When working with two high-earning spouses of equal ages who both want to delay benefits to age 70 in order to earn delayed retirement credits, your best bet is to help them decide which spouse should claim the spousal benefit at full retirement age. Because no couple will be the exact same age and have the exact same primary insurance amount, the answer will be different for each couple.
Applying for Social Security benefits relating to marital status (retirement, survivor and disability) for same-sex married couples is important, regardless of meeting the current requirements. If you have clients who are ultimately found to be eligible, they can possibly get benefits retroactive to the filing date.
Members of same-sex marriages should carefully consider the effect their choice of state of domicile (residence) will have on their Social Security benefits. This refers to the residence they lived in at the time of application or while the claim is pending a final determination. After the claim is approved, the state of residence does not matter.
For the self-employed husband and wife who work together, who are beginning to collect Social Security: this would be the time to shift income to the younger spouse and have the initial enrollee lower their wages to the maximum allowable at age 62 to avoid a payback. That allows the household to enjoy the highest possible benefit for the first four years in which either spouse is eligible.
Remind your clients and their parents who are widow(er)s to evaluate whether they should begin to collect Social Security at age 60 as a survivors benefit. The Social Security Administration will not notify them of their eligibility for survivors benefits.
Be aware: There may be some confusion on the repay and reapply option. Prior to Dec. 8, 2010, there was no 12-month or once-in-a-lifetime restriction, and many media articles promoted this option as an interest-free loan. Although it is still a valuable tool, it is important to be aware of the limitations in advance so clients who would benefit from it can do so within the time limits.
Verify the type of Social Security benefit your client is planning on receiving. For example, the government pension offset only applies to the government employee who receives survivor or widow(er) benefits, not the worker’s benefit.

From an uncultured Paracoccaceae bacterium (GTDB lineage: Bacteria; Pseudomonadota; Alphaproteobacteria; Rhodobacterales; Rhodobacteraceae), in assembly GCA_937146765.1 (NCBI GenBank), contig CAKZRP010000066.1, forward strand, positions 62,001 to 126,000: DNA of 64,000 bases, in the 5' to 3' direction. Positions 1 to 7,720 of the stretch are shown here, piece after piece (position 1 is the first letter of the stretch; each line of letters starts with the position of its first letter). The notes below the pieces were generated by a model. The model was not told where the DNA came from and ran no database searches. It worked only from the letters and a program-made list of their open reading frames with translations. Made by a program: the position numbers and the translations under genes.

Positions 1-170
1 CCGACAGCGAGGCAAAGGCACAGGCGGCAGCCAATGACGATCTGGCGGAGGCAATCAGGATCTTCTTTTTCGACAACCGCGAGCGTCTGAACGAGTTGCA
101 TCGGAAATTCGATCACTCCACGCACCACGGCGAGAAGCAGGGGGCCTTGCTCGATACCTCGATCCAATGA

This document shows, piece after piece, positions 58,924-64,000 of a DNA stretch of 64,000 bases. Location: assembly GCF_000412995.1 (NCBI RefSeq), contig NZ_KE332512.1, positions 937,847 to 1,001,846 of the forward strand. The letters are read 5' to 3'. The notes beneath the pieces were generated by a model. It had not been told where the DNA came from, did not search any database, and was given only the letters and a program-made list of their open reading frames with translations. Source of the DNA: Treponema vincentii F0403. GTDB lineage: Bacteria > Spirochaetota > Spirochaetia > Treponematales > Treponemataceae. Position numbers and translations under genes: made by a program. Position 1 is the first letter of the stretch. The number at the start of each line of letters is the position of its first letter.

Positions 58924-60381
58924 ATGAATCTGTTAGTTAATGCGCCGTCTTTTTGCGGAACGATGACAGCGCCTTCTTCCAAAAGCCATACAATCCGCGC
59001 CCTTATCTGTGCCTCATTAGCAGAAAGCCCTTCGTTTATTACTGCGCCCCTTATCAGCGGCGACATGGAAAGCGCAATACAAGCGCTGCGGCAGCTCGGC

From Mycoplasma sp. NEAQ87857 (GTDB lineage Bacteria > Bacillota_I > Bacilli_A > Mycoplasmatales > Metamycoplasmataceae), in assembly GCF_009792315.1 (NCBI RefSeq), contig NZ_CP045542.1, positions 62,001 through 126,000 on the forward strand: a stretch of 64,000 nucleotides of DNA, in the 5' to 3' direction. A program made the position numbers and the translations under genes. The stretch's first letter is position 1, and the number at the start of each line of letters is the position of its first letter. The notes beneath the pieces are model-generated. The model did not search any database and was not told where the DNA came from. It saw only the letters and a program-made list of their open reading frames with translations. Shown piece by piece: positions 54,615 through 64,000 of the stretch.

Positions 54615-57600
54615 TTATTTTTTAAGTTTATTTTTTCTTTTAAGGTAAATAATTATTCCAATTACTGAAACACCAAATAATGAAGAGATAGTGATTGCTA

If the government worker had a previous earnings record that qualified them for Social Security, their Social Security benefit would not be subject to the government pension offset.
If the government worker dies and the spouse receives a survivors benefit from the government pension, then the government pension offset does not apply.
When speaking with clients, clarify the federal plan from which they will receive benefits. The government pension offset only applies to federal government employees under the Civil Service Retirement System because they are not a part of the Social Security system. In 1984, the current plan, known as the Federal Employee Retirement System, was created. Employees covered under this plan do contribute to Social Security and Medicare and are not subject to the government pension offset; they would receive both their full pension and full Social Security benefit.
Bonus Tips for Clients Who Have Gone or Are Going Through a Divorce:

Remember that the marriage must have lasted at least 10 years for an ex-spouse to collect benefits. If you are advising a soon-to-be-divorced lower earner whose marriage is in its ninth year, you might advise him or her to wait a bit longer with this timeline in mind.
In order to maintain as many Social Security options as possible, a 50-something client who has been in a long marriage may want to wait until after age 60 to remarry.
For more tips, commonly asked client questions and advisor solutions and in-depth information on advising your clients in this area, reference The CPA’s Guide to Social Security Planning from the AICPA Personal Financial Planning Section. Download a free excerpt on the AICPA PFP Section’s retirement resources page. The agenda for the 2015 AICPA Advanced PFP Conference in January includes sessions on Social Security planning and other advanced retirement and personal financial planning topics.

Theodore J. Sarenski, CPA/PFS, CFP®, AEP, CEP, President, Blue Ocean Strategic Capital, Inc. Ted’s firm delivers customized service for individuals, retirement plans, non-profit organizations, endowments and foundations. He is the author of The CPA’s Guide to Social Security Planning and will be speaking on the “Nuances of Social Security” at the 2015 AICPA Advanced PFP Conference.